From the bestselling author of the landmark work Rubyfruit Jungle comes an engaging, original new novel that only Rita Mae Brown could have written. In the pristine world of Virginia foxhunting, hunters, horses, hounds, and foxes form a lively community of conflicting loyalties, where the thrill of the chase and the intricacies of human-animal relationships are experienced firsthand--and murder exposes a proud Southern community's unsavory secrets. . .
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July 25, 2005
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Excerpt from Outfoxed by Rita Mae Brown
On October twelfth, silhouetted against a bloodred sunset, a cloaked figure carrying a scythe was seen by three people. A gray fox also observed the reaper.
A stiff breeze kicked up from the west, sending a sudden swirl of fallen, golden leaves spiraling upward. When they fell to earth the figure was gone.
"Did you see that " Jane Arnold, known as "Sister Jane," asked.
"See what " the rugged man next to her replied.
"On Hangman's Ridge, I swear I saw the Grim Reaper." She pointed to her left, the deep green ridge rising softly from the meadows, a lone, massive tree commanding the middle of it.
"Sister"--Shaker Crown put his hands on his hips, shaking his head--"dipping into the flask again."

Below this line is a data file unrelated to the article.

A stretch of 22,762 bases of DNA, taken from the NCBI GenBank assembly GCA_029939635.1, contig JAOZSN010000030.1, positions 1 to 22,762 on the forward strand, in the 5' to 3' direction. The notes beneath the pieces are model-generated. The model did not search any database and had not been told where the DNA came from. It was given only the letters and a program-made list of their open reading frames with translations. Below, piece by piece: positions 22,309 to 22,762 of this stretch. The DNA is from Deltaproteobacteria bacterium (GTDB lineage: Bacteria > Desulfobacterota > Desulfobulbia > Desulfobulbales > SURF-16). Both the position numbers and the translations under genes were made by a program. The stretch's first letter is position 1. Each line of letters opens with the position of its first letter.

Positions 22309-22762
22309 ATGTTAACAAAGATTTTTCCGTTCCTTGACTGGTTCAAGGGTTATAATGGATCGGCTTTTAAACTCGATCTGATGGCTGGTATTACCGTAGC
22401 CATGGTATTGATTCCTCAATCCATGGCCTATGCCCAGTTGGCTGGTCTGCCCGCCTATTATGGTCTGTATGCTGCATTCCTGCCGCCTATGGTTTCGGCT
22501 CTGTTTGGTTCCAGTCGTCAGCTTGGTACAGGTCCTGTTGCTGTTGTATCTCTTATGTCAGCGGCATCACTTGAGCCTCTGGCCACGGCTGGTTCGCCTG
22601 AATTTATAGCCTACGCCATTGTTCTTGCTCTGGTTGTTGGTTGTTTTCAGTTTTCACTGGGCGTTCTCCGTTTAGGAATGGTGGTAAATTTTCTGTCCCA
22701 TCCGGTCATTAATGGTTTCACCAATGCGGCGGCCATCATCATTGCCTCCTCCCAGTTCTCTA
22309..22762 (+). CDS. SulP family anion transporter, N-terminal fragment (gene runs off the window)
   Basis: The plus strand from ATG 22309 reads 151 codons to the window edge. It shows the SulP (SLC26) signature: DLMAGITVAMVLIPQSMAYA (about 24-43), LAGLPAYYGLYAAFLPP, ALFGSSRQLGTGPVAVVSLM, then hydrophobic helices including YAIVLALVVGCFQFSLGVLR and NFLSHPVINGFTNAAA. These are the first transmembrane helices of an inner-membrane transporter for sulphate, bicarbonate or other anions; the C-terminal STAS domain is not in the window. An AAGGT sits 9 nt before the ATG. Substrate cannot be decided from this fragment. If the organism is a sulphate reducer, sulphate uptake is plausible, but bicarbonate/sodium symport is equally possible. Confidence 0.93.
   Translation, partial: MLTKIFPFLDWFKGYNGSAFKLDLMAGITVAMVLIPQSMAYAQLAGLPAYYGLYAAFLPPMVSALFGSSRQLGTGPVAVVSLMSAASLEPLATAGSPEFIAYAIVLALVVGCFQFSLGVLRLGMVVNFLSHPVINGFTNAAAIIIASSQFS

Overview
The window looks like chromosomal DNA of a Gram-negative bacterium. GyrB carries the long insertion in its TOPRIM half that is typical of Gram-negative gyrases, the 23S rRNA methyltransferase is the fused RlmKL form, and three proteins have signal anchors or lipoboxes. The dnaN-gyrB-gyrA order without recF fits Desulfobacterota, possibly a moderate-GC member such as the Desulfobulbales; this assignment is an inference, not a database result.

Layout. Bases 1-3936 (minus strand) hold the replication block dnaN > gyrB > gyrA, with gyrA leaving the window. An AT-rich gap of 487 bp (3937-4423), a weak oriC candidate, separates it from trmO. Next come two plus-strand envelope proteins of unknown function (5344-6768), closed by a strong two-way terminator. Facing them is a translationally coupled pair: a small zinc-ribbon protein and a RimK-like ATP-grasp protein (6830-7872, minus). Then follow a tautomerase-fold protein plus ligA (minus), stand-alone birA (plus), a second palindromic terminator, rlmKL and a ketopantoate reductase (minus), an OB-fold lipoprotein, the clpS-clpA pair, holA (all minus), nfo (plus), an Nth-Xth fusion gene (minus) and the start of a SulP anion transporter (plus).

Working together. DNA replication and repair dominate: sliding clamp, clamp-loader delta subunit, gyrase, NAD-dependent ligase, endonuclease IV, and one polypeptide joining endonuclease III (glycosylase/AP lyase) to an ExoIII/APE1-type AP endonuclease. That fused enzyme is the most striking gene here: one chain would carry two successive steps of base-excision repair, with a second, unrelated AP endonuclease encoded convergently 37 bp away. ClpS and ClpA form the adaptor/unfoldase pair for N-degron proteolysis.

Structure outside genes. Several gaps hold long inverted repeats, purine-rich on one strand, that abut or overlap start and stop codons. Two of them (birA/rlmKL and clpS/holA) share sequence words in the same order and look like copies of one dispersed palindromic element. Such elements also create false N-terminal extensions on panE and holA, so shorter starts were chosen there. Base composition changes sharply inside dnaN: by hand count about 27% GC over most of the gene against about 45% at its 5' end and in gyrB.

"Balls." She smiled at him.
It was an alluring smile and one that still carried a sensual message to men that even her seventy years couldn't erase.
"No, ma'am, I didn't see anything. Tell you what I do see. Fontaine Buruss hasn't kept his word."
"Damn him." Jane briskly walked along the grassy farm path to a three-board fence up ahead.
A coop, a jump resembling a chicken coop, was smashed to pieces.
"Lucky no cows are out." Shaker took off his lad's cap, running his fingers through his auburn curls. "Fontaine." He shrugged. No other words were necessary.
"There are days when I think I'm a candidate for sainthood," she said, laughing.
Shaker put his arm around her small waist. "You know, boss, I say that to myself every day."
"Devil." She hugged him in return. "Well, let's stop the gap. Come back tomorrow morning and fix it right." She glanced toward the west. "Much as I love fall, I mourn the fading light."
"Yes ma'am." He vaulted over the splintered wood, heading for a dense forest at the edge of the pasture.
Within minutes Shaker returned, dragging a tree branch with a diameter the size of a strong man's forearm.